She pulled off her gloves. "There you go, Mr. Wilson. I applied some adhesive that should hold until another doctor can come examine you, all right?" The old man had tears trailing down his cheeks. "Is everything okay?"
He stared off as if Emma wasn't even there. Mrs. Wilson pushed aside the curtain and rejoined them.
"Is it okay if I come in?"
"I think you're just what he needs," Emma said, pulling a chair over so she could sit beside her husband.
"I want to go home." Mr. Wilson tried to sit up and swing his legs over the side of the bed. "This hospital is no help."
"Hold on, Joe," Mrs. Wilson said, encouraging him to lie back down. "They want you to talk to one more doctor."
"I'm falling apart and no one will help me." He pointed a finger at Emma. "You won't help me. You're useless!"
"Joe!" Poor Mrs. Wilson held a hand over her heart. "Please don't talk to the nurse like that. You're fine. The doctor stitched you up."
Mr. Wilson shook his head. "No one can fix me." He lay back down and the vacant look returned. Mrs. Wilson choked back her tears.
"I'll check on that consult," Emma offered.
Mrs. Wilson followed her out. "Excuse me, Nurse?" Emma spun around and she continued. "He didn't mean that, what he said about you not helping him."
"Oh, I know," she said kindly.
Mrs. Wilson wrung her hands. "He's not himself. He's the sweetest man I've ever known. Never raised his voice to me in all our forty-three years of marriage."
"Wow, that's a long time," Emma said, genuinely impressed.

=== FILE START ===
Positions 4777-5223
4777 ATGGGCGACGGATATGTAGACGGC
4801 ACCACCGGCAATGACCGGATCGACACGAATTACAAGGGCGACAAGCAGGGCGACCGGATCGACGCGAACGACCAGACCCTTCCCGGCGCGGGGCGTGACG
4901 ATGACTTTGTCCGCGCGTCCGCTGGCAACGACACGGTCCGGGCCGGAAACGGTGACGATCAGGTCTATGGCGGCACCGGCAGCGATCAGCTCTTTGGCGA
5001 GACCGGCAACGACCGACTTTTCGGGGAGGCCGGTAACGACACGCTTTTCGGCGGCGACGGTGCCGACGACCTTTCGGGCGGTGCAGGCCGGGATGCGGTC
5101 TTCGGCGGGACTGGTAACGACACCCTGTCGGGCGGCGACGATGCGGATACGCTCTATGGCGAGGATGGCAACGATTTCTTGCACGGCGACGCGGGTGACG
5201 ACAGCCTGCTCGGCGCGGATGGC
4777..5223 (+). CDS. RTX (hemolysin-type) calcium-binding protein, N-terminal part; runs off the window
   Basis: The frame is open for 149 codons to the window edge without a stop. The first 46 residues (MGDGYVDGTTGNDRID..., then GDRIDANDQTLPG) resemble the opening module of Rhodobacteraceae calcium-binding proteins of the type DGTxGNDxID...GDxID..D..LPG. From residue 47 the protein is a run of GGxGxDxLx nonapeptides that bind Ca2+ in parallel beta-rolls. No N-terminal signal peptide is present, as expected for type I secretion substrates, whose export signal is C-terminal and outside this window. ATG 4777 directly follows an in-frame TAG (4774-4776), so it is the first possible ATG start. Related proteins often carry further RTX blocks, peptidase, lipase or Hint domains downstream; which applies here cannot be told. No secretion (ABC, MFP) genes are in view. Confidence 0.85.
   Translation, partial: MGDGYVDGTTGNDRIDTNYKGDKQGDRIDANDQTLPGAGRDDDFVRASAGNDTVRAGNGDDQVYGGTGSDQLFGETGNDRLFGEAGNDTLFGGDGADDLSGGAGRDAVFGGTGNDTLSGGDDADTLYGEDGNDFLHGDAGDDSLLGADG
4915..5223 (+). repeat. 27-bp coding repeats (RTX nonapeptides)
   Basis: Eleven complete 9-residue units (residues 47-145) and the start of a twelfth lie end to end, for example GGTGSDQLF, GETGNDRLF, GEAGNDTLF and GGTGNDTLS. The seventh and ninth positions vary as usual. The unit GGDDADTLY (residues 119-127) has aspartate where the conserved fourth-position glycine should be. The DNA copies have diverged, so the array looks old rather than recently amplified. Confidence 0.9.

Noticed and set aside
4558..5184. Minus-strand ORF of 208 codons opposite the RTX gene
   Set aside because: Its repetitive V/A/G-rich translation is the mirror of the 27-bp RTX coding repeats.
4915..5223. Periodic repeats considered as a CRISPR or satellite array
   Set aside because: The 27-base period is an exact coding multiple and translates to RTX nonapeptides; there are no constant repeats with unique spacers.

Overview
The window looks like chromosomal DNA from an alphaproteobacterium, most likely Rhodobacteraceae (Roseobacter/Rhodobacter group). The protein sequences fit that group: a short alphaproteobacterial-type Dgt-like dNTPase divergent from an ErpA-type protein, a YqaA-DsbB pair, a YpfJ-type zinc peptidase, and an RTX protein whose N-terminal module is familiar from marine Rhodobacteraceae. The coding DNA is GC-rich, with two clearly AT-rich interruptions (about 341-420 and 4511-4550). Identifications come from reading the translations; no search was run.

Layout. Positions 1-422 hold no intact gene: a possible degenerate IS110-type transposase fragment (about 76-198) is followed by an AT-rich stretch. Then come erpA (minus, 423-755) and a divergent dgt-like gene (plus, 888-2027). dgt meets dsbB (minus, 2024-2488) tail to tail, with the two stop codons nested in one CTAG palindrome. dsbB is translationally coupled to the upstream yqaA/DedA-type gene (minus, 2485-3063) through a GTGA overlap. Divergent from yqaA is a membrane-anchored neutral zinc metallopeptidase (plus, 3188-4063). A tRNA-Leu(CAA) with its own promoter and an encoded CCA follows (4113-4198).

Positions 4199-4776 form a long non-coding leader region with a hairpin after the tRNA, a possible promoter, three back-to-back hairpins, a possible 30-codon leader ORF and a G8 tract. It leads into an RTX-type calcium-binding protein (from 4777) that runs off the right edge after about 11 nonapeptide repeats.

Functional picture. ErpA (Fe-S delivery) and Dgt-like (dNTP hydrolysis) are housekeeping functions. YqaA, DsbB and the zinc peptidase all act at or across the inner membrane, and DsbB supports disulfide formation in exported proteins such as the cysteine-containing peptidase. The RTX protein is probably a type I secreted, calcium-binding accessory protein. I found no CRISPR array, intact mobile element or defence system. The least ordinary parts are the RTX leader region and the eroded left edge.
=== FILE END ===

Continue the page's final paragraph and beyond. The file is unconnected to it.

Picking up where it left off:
"Should be longer," she lamented. "I didn't know a good thing when I saw it. I wasted so much time, thinking I was crazy to fall for a guy who worked in his parents' bakery. Thought I needed to marry a guy who wore a suit and tie to work. I never realized how short life was until we got here at the end."
Before Emma could say anything, Dr. Ian Huntley arrived, seemingly relieved that a certain redheaded doctor was nowhere to be seen. "Someone called for a consult?"
Emma gave Mrs. Wilson a smile and rubbed her arm gently. "Dr. Huntley is the best we've got at helping people who aren't feeling like themselves."
In a big city like Chicago, Friday nights in the ER were almost as popular as the city's hottest restaurants. One of those hot spots was a chic little Japanese place just off the Mag Mile. Emma happened to know the restaurant's manager. Max Jordan dated her sister, Kendall. Although, he wouldn't be dating her for much longer.
Emma had two patients to check on and a couple charts to update before her twelve-hour shift would be over. Emma, Kendall and Lucy had an eight-o'clock reservation at Sato's. Being late was not an option. She tried to finish her shift-change report while two nursing assistants gossiped at the nurses' station.
"I heard the new doc starting in a few weeks looks exactly like Leonardo DiCaprio."
"Wait, I heard he had dark hair and kind of looks like Zac Efron."
"No, blond. I saw him from behind when he was meeting with Dr. Lyons the other day. He was gorgeous from the back."
"Exactly how is one gorgeous from the back?" Emma asked without glancing up from her paperwork.
"I don't know, I could just tell. He's tall, blond and looks good from behind. He's got to be gorgeous if he looks like Leo. I hope he's single."
He was, but he wouldn't be for long. At least not if Emma had anything to say about it. She had a plan, and that plan included the new doctor.
Some people, like her sister Lucy, thought she was crazy for believing she could map out her entire life, but so far, she'd done just that. The plan was a way to let the universe know what she wanted and it allowed her to have some say in her fate. Sticking to the plan was the key, in Emma's opinion. She had learned the hard way that things could go terribly wrong when she didn't stay true to the plan.
Emma's life plan had included attending nursing school at Marquette and working at Saint Joseph's just as her mother had. Thanks to a volleyball scholarship, Marquette became a reality even after her parents had put two other kids through college. Top of her class, Emma had a job offer from Saint Joe's before she even graduated.